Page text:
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FMG Law Blog Line

Archive for September, 2013

Drawing the Battle Lines: Federal Court Permits Department of Justice to Intervene in Texas Voting Case

Posted on: September 27th, 2013

By: Peter Munk

As discussed here, the Department of Justice has signaled an effort to use Section 3 of the Voting Rights Act to “bail-in” jurisdictions that previously required “preclearance” pursuant to the VRA’s now-defunct Section 4. This week, a three judge panel in the Western District of Texas allowed the government to intervene in an ongoing Texas lawsuit over redistricting, thus teeing up a legal fight over the meaning and application of Sec. 3(c). The order is here. The district court recognized that “after Shelby County, circumstances changed significantly, since Sec. 3(c) became an issue for the first time,” and that “the proper construction and application of Sec. 3(c) are unsettled and highly disputed.”

The meaning of the previously-untested Sec. 3(c) is shaping up to be the next major fight in the voting rights arena.

A Balancing Act-Compliance with the ADA And Use of Medical Examinations of Employees

Posted on: September 18th, 2013

By: Joyce Mocek

The Eleventh Circuit has held that an employer can lawfully require psychiatric/psychological fitness-for-duty evaluations if it has sufficient objective information to believe an employee is unstable and may pose a danger to others in the workplace.  In Owusu-Ansah v. Coca-Cola Co., No. 11-13663 (11th Cir.), an employee during a meeting banged his hand on a table and stated that someone was “going to pay for this.”  The employer was concerned by the employee’s actions and statement and conducted an investigation, which required the employee to meet with a consulting psychologist, psychiatrist and management.  The employer also required the employee to undergo a psychiatric fitness-for-duty evaluation based on the recommendations.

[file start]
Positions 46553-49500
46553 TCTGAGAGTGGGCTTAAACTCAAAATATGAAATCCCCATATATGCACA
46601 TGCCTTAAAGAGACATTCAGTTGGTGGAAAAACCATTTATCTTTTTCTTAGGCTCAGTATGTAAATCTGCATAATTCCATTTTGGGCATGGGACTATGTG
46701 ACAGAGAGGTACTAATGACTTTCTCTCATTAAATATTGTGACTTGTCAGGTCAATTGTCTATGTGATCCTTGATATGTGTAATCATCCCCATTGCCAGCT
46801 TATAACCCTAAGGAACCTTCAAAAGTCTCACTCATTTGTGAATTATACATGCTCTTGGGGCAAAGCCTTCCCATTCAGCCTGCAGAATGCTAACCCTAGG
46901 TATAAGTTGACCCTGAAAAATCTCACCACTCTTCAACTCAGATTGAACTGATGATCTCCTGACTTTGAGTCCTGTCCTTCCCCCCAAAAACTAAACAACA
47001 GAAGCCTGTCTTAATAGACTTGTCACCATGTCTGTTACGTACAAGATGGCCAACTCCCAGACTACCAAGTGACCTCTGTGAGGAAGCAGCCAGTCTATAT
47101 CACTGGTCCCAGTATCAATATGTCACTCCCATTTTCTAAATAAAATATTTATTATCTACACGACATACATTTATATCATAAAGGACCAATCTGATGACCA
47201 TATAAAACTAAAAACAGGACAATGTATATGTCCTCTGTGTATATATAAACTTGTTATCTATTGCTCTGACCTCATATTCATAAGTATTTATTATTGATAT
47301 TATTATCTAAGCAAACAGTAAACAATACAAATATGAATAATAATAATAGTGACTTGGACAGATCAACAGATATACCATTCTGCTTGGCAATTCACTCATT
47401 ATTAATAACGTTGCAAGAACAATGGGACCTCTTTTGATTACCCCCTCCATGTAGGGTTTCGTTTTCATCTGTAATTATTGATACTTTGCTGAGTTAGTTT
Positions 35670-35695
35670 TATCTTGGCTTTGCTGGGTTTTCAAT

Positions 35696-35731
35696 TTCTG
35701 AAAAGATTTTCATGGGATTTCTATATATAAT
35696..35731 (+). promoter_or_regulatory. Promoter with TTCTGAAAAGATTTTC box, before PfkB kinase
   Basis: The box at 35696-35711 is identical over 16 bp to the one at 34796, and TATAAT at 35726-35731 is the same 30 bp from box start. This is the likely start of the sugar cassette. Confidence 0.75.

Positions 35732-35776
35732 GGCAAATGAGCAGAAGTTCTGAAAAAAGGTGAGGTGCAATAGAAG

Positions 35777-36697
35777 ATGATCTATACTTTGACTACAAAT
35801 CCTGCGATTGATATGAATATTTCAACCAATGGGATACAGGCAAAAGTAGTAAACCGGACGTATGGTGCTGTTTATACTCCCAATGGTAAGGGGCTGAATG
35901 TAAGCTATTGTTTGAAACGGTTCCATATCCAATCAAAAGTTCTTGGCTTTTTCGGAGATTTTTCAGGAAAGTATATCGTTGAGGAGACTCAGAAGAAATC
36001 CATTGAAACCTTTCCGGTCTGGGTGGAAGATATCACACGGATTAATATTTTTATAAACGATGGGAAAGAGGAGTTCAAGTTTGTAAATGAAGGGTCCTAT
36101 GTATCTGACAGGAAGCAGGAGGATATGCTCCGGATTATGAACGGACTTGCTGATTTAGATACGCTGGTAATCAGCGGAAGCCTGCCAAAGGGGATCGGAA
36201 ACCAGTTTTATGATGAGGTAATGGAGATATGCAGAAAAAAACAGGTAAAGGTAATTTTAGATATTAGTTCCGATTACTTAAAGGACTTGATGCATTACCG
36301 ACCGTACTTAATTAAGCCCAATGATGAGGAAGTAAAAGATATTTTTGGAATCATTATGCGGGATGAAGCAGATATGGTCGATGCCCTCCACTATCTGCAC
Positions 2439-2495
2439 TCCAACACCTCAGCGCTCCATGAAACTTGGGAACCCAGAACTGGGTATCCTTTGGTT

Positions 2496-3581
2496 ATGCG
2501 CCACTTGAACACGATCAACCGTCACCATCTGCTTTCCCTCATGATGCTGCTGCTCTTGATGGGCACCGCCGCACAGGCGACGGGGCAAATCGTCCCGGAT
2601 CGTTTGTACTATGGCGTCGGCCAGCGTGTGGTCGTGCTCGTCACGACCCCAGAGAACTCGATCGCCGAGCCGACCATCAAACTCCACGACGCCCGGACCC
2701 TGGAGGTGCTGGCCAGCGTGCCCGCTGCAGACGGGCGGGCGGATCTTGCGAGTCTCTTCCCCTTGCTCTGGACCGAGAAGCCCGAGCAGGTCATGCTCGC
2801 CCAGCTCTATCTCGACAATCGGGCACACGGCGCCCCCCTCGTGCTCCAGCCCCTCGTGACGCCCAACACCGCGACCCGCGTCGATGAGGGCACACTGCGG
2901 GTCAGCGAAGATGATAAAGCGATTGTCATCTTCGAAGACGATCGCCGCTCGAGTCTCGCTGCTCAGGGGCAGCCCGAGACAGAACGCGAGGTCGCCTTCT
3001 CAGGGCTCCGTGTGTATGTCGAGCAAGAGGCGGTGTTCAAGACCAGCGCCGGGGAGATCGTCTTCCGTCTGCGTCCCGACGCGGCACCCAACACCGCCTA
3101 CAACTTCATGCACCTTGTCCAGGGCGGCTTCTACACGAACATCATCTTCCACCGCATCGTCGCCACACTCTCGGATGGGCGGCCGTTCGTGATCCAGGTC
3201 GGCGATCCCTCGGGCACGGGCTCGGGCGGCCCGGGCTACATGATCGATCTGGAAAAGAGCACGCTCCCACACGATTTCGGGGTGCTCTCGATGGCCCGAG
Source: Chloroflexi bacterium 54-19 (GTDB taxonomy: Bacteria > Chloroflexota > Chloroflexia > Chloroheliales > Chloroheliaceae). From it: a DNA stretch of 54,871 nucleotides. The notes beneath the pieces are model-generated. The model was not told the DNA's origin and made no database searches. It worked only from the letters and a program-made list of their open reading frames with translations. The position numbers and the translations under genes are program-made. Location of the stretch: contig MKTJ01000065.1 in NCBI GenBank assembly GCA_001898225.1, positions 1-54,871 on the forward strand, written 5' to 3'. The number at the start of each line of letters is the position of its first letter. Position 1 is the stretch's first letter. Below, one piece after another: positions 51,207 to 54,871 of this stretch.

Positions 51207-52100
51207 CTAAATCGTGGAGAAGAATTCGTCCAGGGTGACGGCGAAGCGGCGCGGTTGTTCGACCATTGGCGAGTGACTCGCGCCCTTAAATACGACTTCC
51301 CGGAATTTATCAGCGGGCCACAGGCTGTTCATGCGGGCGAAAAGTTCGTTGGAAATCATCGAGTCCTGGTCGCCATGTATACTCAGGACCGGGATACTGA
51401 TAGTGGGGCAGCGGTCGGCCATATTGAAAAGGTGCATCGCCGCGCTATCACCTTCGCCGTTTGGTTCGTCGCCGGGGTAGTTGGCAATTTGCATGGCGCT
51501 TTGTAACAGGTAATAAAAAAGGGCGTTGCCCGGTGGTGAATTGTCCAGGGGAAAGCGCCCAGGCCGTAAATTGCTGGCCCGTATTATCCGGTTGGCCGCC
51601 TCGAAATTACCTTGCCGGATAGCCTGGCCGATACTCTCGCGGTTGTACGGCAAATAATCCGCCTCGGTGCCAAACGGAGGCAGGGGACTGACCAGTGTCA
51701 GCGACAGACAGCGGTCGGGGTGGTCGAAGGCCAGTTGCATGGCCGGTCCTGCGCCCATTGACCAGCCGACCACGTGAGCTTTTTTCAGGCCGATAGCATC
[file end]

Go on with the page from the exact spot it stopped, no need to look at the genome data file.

The ADA provides that any medical examination must be “job-related” and “consistent with business necessity.” 42 U.S.C. Section 12112(d)(4)(A).  The employee sued his employer under this provision of the ADA.  The Eleventh Circuit held that the psychiatric evaluation ordered by the employer in Owusu-Ansah did not violate the ADA because there was sufficient objective evidence to justify the evaluation.

Employers must balance the requirements of the ADA with the need to maintain a safe working environment.  This is often a difficult balancing act.  The court’s instruction in Owusu-Ansah confirms that a psychiatric fitness-for-duty examination may be acceptable; however, the employer must have sufficient objective evidence and justification before requiring such an examination so as to avoid violating the ADA.

The Reach of Georgia Apportionment Statute Continues to Expand

Posted on: September 13th, 2013

By: Stephanie Stewart

Georgia’s apportionment statute, O.C.G.A. § 51-12-33, has been making waves in the Georgia Court of Appeals and Georgia Supreme Court as new opinions are being issued interpreting the game-changing statute.  Previous cases have already held that the statute effectively abolished joint and several liability and contribution in Georgia.  In the recent case of District Owners Association, Inc. v. AMEC Environmental & Infrastructure, Inc., the Georgia Court of Appeals found that the statute has also abolished common-law claims for apportionment.

In District Owners, the Plaintiff was injured when he jumped over a wall and down to a parking deck at Atlantic Station.  He brought a premises liability action against the owner of the property.  Subsequently, the owner filed a third-party complaint against the designers and the builders of the wall and parking deck at issue, claiming that the third-party defendants were liable for common law indemnification and common law apportionment.  The court dismissed the owner’s third-party complaint holding that the apportionment statute displaced the common law concerning claims for indemnity and apportionment.